- Counselling and Support: Dialogical processes designed to promote understanding and learning in the patient through shared reflection and involvement.
- Risk Identification and Management: Assesses the patient’s risk for potential negative outcomes and selects suitable interventions to mitigate this risk.
- Education and Preparation for Self-Care: Patient education and modeling of appropriate personal behaviour to help the patient become independent in their self-care.
- Emotional Support: Providing emotional support to the patient by expressing acceptance and understanding to help encourage feelings of security and self-worth.
In order to best address the NANDA Nursing Diagnosis of Ineffective Denial, the nurse should focus on the following activities while caring for the patient:
- Encourage the patient to openly talk about their feelings without fear of judgement.
- Establish an empathic and supportive relationship with the patient.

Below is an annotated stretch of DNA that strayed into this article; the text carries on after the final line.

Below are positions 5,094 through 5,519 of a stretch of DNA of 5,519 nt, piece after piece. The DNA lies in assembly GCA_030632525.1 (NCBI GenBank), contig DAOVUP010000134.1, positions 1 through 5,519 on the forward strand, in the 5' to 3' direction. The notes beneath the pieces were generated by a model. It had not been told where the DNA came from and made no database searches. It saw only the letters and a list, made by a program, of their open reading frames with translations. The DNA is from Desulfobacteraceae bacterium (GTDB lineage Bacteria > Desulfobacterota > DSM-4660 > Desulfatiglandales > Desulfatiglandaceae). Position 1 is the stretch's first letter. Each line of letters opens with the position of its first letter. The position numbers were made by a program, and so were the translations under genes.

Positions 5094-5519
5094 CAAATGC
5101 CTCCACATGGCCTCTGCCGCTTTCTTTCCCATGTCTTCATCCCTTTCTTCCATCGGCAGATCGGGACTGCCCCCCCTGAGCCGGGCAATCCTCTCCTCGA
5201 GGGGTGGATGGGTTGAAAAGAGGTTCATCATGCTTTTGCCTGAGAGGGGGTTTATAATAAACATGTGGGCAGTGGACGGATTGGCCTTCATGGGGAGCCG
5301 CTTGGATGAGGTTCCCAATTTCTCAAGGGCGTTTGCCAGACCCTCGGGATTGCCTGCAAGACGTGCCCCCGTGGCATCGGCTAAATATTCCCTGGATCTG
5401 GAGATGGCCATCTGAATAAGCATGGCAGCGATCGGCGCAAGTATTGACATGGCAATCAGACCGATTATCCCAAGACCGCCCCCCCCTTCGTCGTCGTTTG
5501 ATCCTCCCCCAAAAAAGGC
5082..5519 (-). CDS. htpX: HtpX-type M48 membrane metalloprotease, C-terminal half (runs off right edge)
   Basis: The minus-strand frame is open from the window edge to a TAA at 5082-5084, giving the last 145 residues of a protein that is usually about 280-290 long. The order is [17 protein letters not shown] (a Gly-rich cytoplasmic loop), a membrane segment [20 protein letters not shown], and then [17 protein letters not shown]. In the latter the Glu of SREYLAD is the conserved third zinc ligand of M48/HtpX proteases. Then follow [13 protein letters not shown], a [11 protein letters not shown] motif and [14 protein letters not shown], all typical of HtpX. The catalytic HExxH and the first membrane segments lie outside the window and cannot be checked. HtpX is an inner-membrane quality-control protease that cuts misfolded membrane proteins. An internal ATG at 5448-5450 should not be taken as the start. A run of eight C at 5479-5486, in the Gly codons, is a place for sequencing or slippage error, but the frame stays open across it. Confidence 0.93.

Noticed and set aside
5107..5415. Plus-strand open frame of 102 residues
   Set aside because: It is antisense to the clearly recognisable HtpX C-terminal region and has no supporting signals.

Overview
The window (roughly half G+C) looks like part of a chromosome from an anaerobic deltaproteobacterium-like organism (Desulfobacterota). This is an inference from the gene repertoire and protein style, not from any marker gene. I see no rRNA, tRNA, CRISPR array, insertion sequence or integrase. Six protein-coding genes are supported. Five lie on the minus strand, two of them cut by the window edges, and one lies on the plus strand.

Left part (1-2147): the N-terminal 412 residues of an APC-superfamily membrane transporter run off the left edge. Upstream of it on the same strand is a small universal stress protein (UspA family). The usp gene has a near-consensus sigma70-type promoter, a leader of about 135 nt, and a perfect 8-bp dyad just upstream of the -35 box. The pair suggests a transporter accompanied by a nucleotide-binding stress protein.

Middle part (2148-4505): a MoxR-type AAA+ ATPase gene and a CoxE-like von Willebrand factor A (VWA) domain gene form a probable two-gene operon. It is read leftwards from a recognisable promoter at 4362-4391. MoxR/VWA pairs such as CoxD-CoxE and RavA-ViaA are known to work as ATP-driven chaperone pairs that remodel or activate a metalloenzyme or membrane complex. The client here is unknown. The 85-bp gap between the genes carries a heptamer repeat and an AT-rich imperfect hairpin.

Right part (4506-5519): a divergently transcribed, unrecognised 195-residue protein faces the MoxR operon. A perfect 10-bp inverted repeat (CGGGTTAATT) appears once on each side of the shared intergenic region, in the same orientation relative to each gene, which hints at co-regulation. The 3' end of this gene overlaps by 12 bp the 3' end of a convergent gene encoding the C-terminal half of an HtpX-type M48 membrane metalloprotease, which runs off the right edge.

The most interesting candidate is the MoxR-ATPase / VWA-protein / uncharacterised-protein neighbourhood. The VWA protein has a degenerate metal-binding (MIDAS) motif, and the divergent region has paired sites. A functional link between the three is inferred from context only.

- Help the patient recognize coping strategies and problem-solving skills.
- Discouraging pessimistic thoughts and promoting realistic assessment of personal capabilities.
- Verbally restating the patient’s understanding of the situation.
At its core, the NANDA Nursing Diagnosis of Ineffective Denial aims to help improve the patient’s psychological health by encouraging more effective problem-solving skills and more secure and stable emotion-processing. By correctly assessing and diagnosing a patient’s condition with Ineffective Denial NANDA Nursing Diagnosis, nurses can actively plan and implement a treatment plan that will both empower the patient to take their own initiative and to develop the ability to appropriately respond to various stimuli.